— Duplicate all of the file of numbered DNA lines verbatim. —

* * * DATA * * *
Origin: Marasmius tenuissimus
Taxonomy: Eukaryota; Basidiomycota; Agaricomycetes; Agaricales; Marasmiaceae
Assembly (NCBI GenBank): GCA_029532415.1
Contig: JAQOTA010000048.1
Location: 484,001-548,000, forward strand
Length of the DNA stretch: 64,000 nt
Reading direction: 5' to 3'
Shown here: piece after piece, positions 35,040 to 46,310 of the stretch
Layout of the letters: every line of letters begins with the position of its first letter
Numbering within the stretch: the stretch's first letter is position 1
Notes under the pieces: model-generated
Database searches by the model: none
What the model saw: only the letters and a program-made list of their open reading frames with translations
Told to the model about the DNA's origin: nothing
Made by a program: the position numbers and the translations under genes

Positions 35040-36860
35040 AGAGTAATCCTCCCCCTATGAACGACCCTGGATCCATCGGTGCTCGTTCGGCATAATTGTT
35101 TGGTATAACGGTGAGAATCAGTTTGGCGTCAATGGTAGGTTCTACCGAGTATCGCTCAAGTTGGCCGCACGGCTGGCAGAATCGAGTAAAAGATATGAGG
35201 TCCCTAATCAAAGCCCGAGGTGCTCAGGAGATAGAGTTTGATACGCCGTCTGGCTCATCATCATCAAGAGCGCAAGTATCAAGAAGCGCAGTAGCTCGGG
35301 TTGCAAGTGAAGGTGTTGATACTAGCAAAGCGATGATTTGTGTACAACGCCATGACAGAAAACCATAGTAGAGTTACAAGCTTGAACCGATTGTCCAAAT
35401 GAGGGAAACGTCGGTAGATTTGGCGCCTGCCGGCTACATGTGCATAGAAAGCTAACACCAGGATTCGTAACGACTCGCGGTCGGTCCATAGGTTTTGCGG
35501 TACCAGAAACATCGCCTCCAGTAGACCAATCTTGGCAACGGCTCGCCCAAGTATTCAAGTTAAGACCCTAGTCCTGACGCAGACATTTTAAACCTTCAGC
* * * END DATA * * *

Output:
Origin: Marasmius tenuissimus
Taxonomy: Eukaryota; Basidiomycota; Agaricomycetes; Agaricales; Marasmiaceae
Assembly (NCBI GenBank): GCA_029532415.1
Contig: JAQOTA010000048.1
Location: 484,001-548,000, forward strand
Length of the DNA stretch: 64,000 nt
Reading direction: 5' to 3'
Shown here: piece after piece, positions 35,040 to 46,310 of the stretch
Layout of the letters: every line of letters begins with the position of its first letter
Numbering within the stretch: the stretch's first letter is position 1
Notes under the pieces: model-generated
Database searches by the model: none
What the model saw: only the letters and a program-made list of their open reading frames with translations
Told to the model about the DNA's origin: nothing
Made by a program: the position numbers and the translations under genes

Positions 35040-36860
35040 AGAGTAATCCTCCCCCTATGAACGACCCTGGATCCATCGGTGCTCGTTCGGCATAATTGTT
35101 TGGTATAACGGTGAGAATCAGTTTGGCGTCAATGGTAGGTTCTACCGAGTATCGCTCAAGTTGGCCGCACGGCTGGCAGAATCGAGTAAAAGATATGAGG
35201 TCCCTAATCAAAGCCCGAGGTGCTCAGGAGATAGAGTTTGATACGCCGTCTGGCTCATCATCATCAAGAGCGCAAGTATCAAGAAGCGCAGTAGCTCGGG
35301 TTGCAAGTGAAGGTGTTGATACTAGCAAAGCGATGATTTGTGTACAACGCCATGACAGAAAACCATAGTAGAGTTACAAGCTTGAACCGATTGTCCAAAT
35401 GAGGGAAACGTCGGTAGATTTGGCGCCTGCCGGCTACATGTGCATAGAAAGCTAACACCAGGATTCGTAACGACTCGCGGTCGGTCCATAGGTTTTGCGG
35501 TACCAGAAACATCGCCTCCAGTAGACCAATCTTGGCAACGGCTCGCCCAAGTATTCAAGTTAAGACCCTAGTCCTGACGCAGACATTTTAAACCTTCAGC